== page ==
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Should I Buy Or Should I Lease A New Car? - Articles Surfing
The problem: new cars aren*t always worth what you pay for them
You*ve just brought your new car from the salesroom. It's great. It's shiny, it simply oozes class and most importantly it has that new car smell. But as you drive off the forecourt, you*ve just thrown away $5,598.61 of your hard earned money. Annoying? Yes!
New cars are great, they are cheaper to run, they break down less, they look good and are very important when you*re meeting that new client or even if you just want to show off to your friends and family. They are however a substantial purchase that loses you money from the beginning.
Although it can vary between models, losing out to depreciation is inescapable if you buy new and starts from the moment your *new car* turns into a *used car* as you drive off the sales forecourt. Typically a new car loses 25% of its value even as soon as it is driven home from the salesroom, so on an average car purchase*, the buyer instantly loses $5,598.61. The car will continue to lose value at a frightening pace, until three years in, when the value begins to start dropping at around 6% per year. On average over the initial three years after purchase, a new car will lose around 50% of its value although some cars can lose a whopping 75%.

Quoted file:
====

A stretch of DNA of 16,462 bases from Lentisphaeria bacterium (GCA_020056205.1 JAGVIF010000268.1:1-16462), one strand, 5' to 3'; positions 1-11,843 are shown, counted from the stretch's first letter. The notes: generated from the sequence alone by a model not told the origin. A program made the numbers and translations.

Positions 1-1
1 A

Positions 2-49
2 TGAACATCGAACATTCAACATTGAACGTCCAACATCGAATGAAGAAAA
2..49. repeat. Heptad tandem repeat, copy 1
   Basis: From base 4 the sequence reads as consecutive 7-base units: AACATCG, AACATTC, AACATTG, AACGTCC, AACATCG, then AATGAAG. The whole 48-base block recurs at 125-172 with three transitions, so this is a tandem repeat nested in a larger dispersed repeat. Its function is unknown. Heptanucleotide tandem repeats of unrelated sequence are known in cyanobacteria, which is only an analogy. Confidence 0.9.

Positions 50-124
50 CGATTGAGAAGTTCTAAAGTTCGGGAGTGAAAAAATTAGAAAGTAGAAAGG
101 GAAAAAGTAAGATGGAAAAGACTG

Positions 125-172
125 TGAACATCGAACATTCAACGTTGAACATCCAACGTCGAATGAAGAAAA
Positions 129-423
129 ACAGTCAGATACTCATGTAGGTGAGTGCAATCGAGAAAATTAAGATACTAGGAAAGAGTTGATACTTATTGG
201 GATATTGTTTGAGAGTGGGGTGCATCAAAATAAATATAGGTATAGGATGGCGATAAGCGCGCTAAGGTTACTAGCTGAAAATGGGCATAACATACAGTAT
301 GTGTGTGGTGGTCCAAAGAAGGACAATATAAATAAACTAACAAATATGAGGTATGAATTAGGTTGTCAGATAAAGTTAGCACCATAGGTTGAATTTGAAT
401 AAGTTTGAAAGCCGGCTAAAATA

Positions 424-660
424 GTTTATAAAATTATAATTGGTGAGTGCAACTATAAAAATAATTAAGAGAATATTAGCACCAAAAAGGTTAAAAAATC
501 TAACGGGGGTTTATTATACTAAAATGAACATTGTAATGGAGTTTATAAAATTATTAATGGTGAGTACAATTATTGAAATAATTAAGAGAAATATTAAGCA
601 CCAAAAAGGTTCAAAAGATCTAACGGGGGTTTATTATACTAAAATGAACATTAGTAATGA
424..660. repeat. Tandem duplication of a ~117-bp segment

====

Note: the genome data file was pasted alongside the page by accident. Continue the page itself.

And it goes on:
What can I do?
It boils down to three options: buy a used car: lease a new car: or walk!
If a new car is what you really want, leasing is becoming the chosen option for many people who are unwilling to lose money to depreciation.
Car leasing companies charge you a fixed monthly price based upon what they think the car you borrow will be worth at the end of your contract. Their customers only pay for the depreciation on a car. Over the lease period this can allow you to drive a new car without losing a significant amount of money through depreciation.
A new car
(For a *typical car** the Ford Focus has been chosen as a good mid-range option at $24,265.16, 5.9% APR is Ford's typical rate [www.ford.co.uk])
Purchase price = $24,265.16
Copyright © 1995 - Photius Coutsoukis (All Rights Reserved).
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